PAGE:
Editor's note: Ron Wilkinson, PE, LEED AP, will present “Best Practices for Specifying and Purchasing Commissioning for Schools” during HPAC Engineering's seventh annual Engineering Green Buildings Conference, which will be held Sept. 23 and 24 in Baltimore. For more information and to register, visit www.egbconference.com.
In March, the International Code Council — with support from the American Institute of Architects; ASTM International; the American Society of Heating, Refrigerating and Air-Conditioning Engineers (ASHRAE); the U.S. Green Building Council; and the Illuminating Engineering Society — issued the first public version of the International Green Construction Code (IGCC). Although only a first draft, the IGCC is a commendable effort toward raising the bar in building quality. In particular, it is encouraging to see the commissioning (Cx) quality-assurance process defined more extensively than in previous codes and guidelines.
The current version of the code is divided into 12 chapters and four appendices. Chapters 1, 2, 3, and 9 include Cx requirements. Chapter 1 contains administrative procedures and definitions. As in ASHRAE standards, Leadership in Energy and Environmental Design (LEED) requirements, and other sources, Cx is defined as a process verifying design, installation, and function — no startling changes there. The definitions also include the term “approved agency,” which appears throughout the code as the Cx provider. There is no further detail on what constitutes an approved agency providing Cx. This could become a point of discussion in the coming months.
Chapter 3 mentions Cx periodic reporting as a jurisdictional option. Chapters 6 and 9 contain the details of Cx requirements. In general, Cx is to be done by an “approved agency” as identified by the “registered design professional in responsible charge.” In lieu of this, Cx can be performed directly by the registered design professional in responsible charge.
Chapter 6, “Energy Conservation, Efficiency and Atmospheric Quality,” sets the tone for extensive Cx detail. It states, “This chapter shall regulate the design, construction, and commissioning of buildings for the effective use of energy.” At the outset, the IGCC seems to be taking a more aggressive stance toward Cx than other sustainable guidelines, such as the LEED green-building rating system.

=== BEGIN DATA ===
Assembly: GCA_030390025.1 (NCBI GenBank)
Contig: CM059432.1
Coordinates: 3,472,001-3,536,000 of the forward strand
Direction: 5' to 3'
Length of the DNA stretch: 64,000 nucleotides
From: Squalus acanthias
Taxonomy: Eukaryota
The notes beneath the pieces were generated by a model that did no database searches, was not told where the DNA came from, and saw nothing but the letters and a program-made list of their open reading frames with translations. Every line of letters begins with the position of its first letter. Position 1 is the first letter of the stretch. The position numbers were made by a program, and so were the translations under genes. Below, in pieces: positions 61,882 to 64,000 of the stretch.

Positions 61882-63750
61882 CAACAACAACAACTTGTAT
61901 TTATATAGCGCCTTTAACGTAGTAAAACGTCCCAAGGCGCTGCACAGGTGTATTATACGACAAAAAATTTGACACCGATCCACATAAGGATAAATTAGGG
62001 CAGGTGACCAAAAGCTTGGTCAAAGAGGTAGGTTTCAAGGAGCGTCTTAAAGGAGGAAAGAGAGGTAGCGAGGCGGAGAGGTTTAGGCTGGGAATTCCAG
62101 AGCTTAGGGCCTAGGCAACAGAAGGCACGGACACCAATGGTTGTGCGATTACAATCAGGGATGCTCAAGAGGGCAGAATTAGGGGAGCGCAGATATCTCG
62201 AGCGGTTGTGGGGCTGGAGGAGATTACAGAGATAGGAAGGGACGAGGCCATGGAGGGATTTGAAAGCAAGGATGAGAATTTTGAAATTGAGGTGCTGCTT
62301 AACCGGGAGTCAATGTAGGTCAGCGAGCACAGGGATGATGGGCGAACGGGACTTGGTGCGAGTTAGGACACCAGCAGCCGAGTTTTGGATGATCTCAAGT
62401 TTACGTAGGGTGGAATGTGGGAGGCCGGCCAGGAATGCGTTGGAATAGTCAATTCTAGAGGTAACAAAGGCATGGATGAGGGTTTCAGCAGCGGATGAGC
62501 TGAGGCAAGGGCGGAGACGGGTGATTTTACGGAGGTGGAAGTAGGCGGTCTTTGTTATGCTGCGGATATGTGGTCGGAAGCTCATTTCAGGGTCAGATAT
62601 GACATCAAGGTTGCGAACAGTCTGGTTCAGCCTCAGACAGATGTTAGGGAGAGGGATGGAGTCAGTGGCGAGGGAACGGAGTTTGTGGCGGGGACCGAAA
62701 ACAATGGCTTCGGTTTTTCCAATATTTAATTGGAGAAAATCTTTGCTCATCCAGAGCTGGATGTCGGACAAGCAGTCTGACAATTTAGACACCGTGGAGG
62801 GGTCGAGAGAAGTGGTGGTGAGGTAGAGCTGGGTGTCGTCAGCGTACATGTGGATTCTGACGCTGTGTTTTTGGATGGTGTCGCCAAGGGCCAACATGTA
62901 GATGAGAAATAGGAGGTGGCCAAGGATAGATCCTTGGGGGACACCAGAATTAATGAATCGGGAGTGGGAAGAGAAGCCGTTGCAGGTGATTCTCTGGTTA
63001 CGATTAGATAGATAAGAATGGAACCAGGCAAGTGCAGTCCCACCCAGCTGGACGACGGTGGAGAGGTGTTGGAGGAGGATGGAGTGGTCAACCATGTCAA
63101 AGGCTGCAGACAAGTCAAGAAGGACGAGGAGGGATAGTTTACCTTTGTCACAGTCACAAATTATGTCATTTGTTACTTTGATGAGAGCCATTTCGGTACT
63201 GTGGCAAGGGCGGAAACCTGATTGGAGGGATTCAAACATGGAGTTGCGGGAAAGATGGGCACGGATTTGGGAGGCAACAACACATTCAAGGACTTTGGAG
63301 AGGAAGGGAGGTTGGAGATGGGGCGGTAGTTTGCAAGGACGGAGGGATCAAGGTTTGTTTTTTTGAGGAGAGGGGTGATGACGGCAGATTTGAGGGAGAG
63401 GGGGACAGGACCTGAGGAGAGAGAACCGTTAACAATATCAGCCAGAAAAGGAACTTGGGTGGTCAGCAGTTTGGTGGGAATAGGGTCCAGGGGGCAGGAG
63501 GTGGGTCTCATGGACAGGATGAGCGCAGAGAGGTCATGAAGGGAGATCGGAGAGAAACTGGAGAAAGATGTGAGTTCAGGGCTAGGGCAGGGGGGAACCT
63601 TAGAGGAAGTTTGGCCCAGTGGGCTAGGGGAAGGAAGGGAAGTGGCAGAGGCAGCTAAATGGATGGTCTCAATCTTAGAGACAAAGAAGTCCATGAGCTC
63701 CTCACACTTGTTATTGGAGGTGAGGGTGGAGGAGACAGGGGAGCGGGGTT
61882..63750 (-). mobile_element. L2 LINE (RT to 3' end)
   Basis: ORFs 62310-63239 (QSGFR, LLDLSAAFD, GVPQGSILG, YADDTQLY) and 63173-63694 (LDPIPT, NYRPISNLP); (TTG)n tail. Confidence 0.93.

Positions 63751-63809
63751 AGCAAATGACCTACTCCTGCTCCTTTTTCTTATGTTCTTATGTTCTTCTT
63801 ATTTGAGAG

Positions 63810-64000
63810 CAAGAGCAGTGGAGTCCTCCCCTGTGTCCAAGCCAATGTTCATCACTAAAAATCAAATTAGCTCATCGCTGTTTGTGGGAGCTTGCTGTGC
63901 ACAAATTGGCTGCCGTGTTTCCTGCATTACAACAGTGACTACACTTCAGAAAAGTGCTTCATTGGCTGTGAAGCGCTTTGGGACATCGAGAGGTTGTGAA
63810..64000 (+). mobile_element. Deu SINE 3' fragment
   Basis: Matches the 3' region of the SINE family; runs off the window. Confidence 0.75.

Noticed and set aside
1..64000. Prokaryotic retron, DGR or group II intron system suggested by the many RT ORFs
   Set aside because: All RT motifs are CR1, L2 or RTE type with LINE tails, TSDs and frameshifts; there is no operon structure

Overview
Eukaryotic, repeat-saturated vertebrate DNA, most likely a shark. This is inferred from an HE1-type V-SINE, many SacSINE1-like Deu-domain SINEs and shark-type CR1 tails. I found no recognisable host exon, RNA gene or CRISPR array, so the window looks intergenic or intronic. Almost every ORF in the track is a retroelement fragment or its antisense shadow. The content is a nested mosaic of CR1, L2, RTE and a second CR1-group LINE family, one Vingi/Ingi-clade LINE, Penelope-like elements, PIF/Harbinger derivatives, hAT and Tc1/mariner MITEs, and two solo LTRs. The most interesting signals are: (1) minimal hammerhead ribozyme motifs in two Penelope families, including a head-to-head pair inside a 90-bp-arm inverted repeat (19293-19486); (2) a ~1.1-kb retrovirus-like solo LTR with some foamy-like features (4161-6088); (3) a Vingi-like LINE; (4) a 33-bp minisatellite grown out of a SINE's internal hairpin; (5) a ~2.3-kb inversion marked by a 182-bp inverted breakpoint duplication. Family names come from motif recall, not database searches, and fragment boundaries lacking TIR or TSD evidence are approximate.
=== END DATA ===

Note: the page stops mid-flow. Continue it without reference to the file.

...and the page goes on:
Chapter 6 discusses the Cx of renewable-energy wind systems as well as energy-efficient appliances. Section 612.1 requires the usual Cx plan and functional-performance testing. However, it also requires a new preliminary Cx report. More importantly, it requires that the code official be notified of the completion of Cx prior to a building passing final mechanical inspection. This is a level of enforcement present in very few current Cx laws. It paves the way for a potentially huge elevation of building quality in the current hierarchy of design, bid, build, and occupy.
The section goes on to require both an operating manual and a maintenance manual within 90 days of receipt of the certificate of occupancy. The combination of these manuals appears to amount to the ASHRAE systems manual, an improvement over the conventional operations-and-maintenance manual.
Another IGCC improvement is Section 612.2, which details mandatory Cx for lighting-sensor, daylighting, timer, and dimming controls. Additionally, Chapter 9 dedicates Section 903 to Cx. The chapter requires both pre- and post-occupancy reports to be submitted to the owner and made available to code officials upon request. It also requires general demonstration of independence and competence.
The majority of the chapter is an extensive table listing systems requiring verification, indicating the required method of verification, and stating whether or not Cx should occur before or after occupancy and if it should be repeated. The table goes on to list nearly 50 line items that can be included in the Cx process, such as materials, energy, lighting, water, and indoor environmental quality. The methods of verification appear inconsistent at this point, but it seems likely the table will be clarified extensively during the public-review process.
A public-comment hearing will be held Aug. 14-22 in Chicago. Results of the hearing will be posted Aug. 31. On Nov. 3, Public Version 2.0 will be issued for code-change submittals, which are due by Jan. 3, 2011. More hearings will be held with the finished code expected to be released in early 2012. More information is available on the IGCC Website at: http://bit.ly/5qSuqr.
A member of HPAC Engineering's Editorial Advisory Board, Ron Wilkinson, PE, LEED AP, is an authority on commissioning Leadership in Energy and Environmental Design (LEED) projects and sustainable buildings. LEED-commissioning project manager for AKF Group LLC, he is the author of the first commissioning training program for LEED for New Construction and Major Renovations, as well as a member of the Building Commissioning Association.
For previous Engineering Green Buildings columns, visit www.hpac.com.